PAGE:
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That's a trench mortar.
Related to "The Dictator" Union siege "mortar" (not canon) at Petersburg? http://www.bing.com/images/search?q=the+dictator+mortar&qpvt=the+dictator+mortar&FORM=IGRE#view=detail&id=D8CE8C55C3271FF5F920DD035FDEA44A6156299D&selectedIndex=37
"Granted to Iowa by an act of Congress, this 13-inch seacoast mortar was shipped from a naval yard in Washington, D.C., in 1895. The 22,000-pound mortar was cast in 1861 at Fort Pitt, Pennsylvania. It was mounted on the North Atlantic Squadron gunboat "Matthew Vassar" and used in the bombardment of Forts St. Phillip and Jackson (1862) and of Vicksburg (1863) during the Civil War. The mortar was given to the state as a reminder of that war."
If they could have seen the results of their sacrifice they'd probably have stayed on the farm.
Helps you visualize this:"He piled upon the whale’s white hump the sum of all the general rage and hate felt by his whole race from Adam down; and then, as if his chest had been a mortar, he burst his hot heart’s shell upon it."
The "Dictator" was bigger. It was a robust 15" incher. Of course it wasn't used in a marine environment. Still....
Turning mortars into trash cans doesn't have the same poetic ring as turning swords into plowshares, but it's the same general principle.
Thanks for the correction on the terminology. I had never given any thought to the meaning of "mortar." I'm still not sure whether a mortar is a type of cannon.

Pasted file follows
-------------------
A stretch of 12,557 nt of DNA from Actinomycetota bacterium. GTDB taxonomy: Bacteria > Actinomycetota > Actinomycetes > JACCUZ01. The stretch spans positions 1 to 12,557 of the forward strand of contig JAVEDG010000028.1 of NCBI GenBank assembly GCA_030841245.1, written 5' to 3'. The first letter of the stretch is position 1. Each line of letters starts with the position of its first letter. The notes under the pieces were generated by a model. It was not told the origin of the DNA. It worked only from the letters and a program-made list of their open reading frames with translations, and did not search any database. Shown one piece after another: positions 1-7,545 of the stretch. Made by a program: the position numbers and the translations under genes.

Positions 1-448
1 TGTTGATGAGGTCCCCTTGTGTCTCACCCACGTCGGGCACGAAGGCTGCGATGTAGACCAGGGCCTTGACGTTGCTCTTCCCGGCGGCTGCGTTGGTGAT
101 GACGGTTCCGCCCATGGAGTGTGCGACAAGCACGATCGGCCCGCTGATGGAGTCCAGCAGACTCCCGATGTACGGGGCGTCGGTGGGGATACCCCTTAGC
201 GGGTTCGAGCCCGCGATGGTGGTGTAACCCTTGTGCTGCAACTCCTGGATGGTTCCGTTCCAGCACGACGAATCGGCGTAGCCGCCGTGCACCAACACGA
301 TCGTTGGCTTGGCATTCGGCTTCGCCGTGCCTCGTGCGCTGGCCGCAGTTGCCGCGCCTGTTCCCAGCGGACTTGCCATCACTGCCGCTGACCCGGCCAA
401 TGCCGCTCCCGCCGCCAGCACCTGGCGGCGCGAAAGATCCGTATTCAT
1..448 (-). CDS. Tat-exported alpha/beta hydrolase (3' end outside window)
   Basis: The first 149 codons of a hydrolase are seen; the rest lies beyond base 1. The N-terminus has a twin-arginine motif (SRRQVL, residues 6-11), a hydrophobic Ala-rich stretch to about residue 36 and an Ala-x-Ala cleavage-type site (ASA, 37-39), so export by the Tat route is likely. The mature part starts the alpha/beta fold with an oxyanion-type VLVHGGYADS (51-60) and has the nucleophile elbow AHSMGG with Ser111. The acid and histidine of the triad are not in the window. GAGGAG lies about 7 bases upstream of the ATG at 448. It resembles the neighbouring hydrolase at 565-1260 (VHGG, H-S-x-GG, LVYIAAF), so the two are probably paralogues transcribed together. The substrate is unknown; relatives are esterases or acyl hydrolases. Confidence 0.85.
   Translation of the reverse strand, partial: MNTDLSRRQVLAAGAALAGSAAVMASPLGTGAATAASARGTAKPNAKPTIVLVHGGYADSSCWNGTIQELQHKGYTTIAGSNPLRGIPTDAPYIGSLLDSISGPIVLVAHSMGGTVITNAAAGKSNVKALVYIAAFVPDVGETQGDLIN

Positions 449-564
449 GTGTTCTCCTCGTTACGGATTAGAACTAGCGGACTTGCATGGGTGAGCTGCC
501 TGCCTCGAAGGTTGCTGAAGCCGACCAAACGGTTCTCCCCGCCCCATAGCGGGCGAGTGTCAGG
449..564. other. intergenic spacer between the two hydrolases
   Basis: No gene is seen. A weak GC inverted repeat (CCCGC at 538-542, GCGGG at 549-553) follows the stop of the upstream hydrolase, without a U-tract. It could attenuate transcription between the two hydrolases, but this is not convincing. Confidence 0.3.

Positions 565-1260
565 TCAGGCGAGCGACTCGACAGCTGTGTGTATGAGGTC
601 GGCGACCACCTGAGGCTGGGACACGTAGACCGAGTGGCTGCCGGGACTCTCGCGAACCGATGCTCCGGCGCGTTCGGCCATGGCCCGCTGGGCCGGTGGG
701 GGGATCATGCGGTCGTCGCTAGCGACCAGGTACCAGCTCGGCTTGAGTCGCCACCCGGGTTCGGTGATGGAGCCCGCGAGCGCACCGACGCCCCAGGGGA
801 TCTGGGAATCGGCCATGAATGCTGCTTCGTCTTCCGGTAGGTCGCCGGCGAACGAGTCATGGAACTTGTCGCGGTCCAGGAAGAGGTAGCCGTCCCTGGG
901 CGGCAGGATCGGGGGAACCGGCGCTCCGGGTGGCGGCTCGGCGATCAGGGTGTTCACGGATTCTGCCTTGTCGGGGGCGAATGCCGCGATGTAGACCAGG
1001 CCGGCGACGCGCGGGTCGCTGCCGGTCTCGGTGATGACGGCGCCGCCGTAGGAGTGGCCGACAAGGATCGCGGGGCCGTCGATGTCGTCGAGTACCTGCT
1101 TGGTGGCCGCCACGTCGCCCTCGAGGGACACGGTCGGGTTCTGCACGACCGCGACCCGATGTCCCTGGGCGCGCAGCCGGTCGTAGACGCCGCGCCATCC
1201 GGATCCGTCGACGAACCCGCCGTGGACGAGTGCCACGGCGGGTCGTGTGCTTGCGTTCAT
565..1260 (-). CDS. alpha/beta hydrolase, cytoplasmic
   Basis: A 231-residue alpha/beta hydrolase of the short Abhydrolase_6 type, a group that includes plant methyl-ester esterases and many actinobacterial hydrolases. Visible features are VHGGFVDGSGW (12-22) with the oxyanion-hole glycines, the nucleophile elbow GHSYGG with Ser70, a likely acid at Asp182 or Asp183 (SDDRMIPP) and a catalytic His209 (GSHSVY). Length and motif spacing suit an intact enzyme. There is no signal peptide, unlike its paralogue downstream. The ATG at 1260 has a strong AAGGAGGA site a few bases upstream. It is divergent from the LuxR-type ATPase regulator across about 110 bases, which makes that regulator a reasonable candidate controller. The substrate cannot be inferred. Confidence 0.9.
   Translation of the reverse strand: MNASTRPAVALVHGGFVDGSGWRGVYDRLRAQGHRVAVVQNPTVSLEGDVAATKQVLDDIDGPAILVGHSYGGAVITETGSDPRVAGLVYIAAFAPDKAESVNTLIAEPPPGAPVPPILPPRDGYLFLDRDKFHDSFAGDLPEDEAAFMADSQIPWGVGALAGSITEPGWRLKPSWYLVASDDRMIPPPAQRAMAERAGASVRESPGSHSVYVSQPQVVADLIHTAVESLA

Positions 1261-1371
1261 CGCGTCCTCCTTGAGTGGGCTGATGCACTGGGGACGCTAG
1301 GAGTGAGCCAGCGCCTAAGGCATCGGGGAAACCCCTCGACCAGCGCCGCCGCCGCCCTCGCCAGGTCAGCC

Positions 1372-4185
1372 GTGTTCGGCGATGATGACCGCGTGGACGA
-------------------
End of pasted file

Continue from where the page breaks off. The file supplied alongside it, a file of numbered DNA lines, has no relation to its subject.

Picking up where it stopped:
I looked up the word "mortar" in the OED, because I was interested in whether the "mort" part was based on the word for death, but it is not: " In Old English < classical Latin mortārium receptacle for pounding, product of grinding or pounding (applied by Juvenal to drugs, and by Vitruvius to builder's mortar); in later use probably largely reborrowed < Anglo-Norman mortier , morter , mortir , mortor and Middle French mortier receptacle for pounding (late 12th cent. in Old French; also in sense ‘builder's mortar’: see mortar n.2), small lamp (13th cent.), piece of artillery (c1450), mortier (1461; compare mortier n.), and their etymon classical Latin mortārium , in post-classical Latin also small lamp (frequently from 12th cent. in British sources), wooden mortar carried as instrument of punishment (1423 in Court Rolls of Maldon, Essex; also in Kent), piece of artillery (1480; 1550 in a British source), builder's mortar (from 13th cent. in British sources). See also mortar n.2Classical Latin mortārium is of uncertain etymology. Subsequent sense developments probably arise from similarity in shape to the ‘mortar’ of pharmacy."The oldest use of the word "mortar" is that item that is part of a mortar and pestle.Later, "In extended use: any of various devices for firing a projectile with a high trajectory (as a firework, lifeline, etc.)."That goes back to 1669:1669 S. Sturmy Mariners Mag. v. xiii. 83 Of Artificial Fire-Works. To make the Mortar-Piece of Wood and Past-Board. Provide a Wooden-Ruler of such bigness as you desire to make the Diameter of the Morter.
The fact that it is a navy mortar brings up the existence of special ships for their use. They were called "bomb ketches" and the mortar could be used to attack land installations. The mortar was mounted in the deck and the ship was anchored and was swung side to side to aim the mortar. All mortars are very accurate, the bomb ketch was more accurate than a long barrel cannon. Some fired a shell 12 inches or more in diameter and they were exploding shells even in the days of solid round shot for most cannons.
It's an Iowa tradition. Every Earth Day the Governor lights the cannon and fires the accumulated trash in the general direction of the commercial district, where the cannon is always pointed, to expiate the year's recycling failures.
I don't get the "underpants" tag. Should I look harder inside the bore?
"I don't get the "underpants" tag. Should I look harder inside the bore?"LOL. I meant to put that on the Speedo post... before I decided to make a Speedo tag. Sorry...
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